Zika Virus Could Spread Further Inland into the US

Zika Virus Could Spread Further Inland into the US

Following the recent flooding of the Louisiana area, there are rising concerns that the Zika virus may spread throughout the U.S. Gulf Coast area states.

The flood has affected nearly 60.000 homes across 20 parishes. So far, 13 people have been confirmed dead as a result of the catastrophe.

The virus is spread primarily through mosquito bites, and the increased heat and humidity makes for the perfect breeding ground. The virus is known to cause microcephaly in infants and Guillain-Barre syndrome in adults. This is a neurological syndrome that can lead to temporary paralysis.

The recent flooding might affect the spread of the virus. This is not only because it creates a breeding ground for mosquitos, but because it also makes it more difficult for people to protect themselves against them.

People who are now homeless as a result of the flood will be exposed to the elements, and probably will have limited access to preventive methods, at least for a while.

Louisiana Governor John Bel Edwards has stated in a recent interview with CNN that the Red Cross has been slow to receive donations, and that the state of Louisiana needs all the help it can get to allow people to move back into their homes.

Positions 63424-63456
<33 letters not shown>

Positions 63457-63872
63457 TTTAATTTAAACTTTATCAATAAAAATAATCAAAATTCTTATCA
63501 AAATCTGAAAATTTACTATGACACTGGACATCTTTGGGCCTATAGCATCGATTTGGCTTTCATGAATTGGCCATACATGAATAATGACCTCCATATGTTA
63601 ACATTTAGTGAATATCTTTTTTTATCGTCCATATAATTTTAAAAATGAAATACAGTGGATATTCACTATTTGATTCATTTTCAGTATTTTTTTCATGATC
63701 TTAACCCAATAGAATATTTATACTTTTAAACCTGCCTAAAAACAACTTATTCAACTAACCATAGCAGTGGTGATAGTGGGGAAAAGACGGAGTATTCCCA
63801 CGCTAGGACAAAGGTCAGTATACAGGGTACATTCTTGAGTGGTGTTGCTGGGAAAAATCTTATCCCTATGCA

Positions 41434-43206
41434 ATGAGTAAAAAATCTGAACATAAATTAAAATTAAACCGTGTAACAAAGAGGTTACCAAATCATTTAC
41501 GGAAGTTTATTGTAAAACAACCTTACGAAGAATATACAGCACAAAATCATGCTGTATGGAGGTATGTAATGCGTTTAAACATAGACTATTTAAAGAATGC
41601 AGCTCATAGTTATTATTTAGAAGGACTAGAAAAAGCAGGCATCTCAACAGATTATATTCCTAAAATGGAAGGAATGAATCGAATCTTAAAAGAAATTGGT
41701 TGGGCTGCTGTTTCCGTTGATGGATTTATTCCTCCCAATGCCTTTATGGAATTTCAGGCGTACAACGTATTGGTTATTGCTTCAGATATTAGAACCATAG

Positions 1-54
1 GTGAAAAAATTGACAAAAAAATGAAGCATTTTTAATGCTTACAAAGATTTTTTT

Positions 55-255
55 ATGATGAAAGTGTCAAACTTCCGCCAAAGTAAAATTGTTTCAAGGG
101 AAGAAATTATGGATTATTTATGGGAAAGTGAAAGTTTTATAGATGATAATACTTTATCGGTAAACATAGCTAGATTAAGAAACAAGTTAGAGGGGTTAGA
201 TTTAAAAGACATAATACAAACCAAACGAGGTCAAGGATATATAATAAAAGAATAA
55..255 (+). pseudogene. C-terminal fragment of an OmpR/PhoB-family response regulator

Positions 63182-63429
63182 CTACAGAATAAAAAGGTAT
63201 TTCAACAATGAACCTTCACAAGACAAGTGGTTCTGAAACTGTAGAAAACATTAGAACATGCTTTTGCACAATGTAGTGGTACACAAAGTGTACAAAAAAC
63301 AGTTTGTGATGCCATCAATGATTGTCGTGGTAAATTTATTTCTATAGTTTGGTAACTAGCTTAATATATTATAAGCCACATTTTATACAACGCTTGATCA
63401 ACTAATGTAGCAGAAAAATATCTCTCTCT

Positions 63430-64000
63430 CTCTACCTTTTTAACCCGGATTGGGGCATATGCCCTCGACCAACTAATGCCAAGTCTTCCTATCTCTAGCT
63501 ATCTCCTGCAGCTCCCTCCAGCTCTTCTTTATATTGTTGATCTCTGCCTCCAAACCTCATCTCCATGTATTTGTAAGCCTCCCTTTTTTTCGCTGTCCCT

Last month, officials announced the first confirmed case of locally transmitted Zika in the Miami Wynwood arts neighborhood, in the Miami-Dade county of Florida, a popular tourist destination.

Zika Virus Facts: World and US Overview

The effects of the Zika virus first became apparent last fall, in Brazil. There are now around 1835 cases of microcephalic infants, that are believed to be the result of this virus. Microcephaly impedes the development of the infant’s head, which can lead to severe neurological and developmental issues.

Florida Governor Rick Scott announced earlier this week that there are now 5 cases of people infected with Zika, which may have contracted the virus in Miami Beach.

What makes this virus particularly hard to control is that it spreads not only via mosquito bites, but through sexual contact as well.

Research is still ongoing, but the U.S. Center for Disease Control (CDC) has already develop a Zika prevention kit for pregnant women. They also offer advice on how to protect yourself against the virus as home.

Dr. Anthony Fauci is the director of the allergy and infectious diseases unit of the National Institutes of Health (NIH). He was first to warn against the spread of this disease. Dr. Fauci also argued that it is unlikely the U.S. will meet with a widespread epidemic.

According to him, the virus will probably attack in a diffused pattern, in short bursts. Still, U.S. citizens are advised not to take this threat lightly, as it can escalate.

The CDC has warned pregnant women from traveling to the Miami area that has confirmed cases of the Zika virus.

Authorities are doing all they can to reduce the mosquito population. However, high-rise buildings, and the fact that people tend to leave their skin exposed, make controlling the spread of the virus difficult.

Image Source: Free Stock Photos.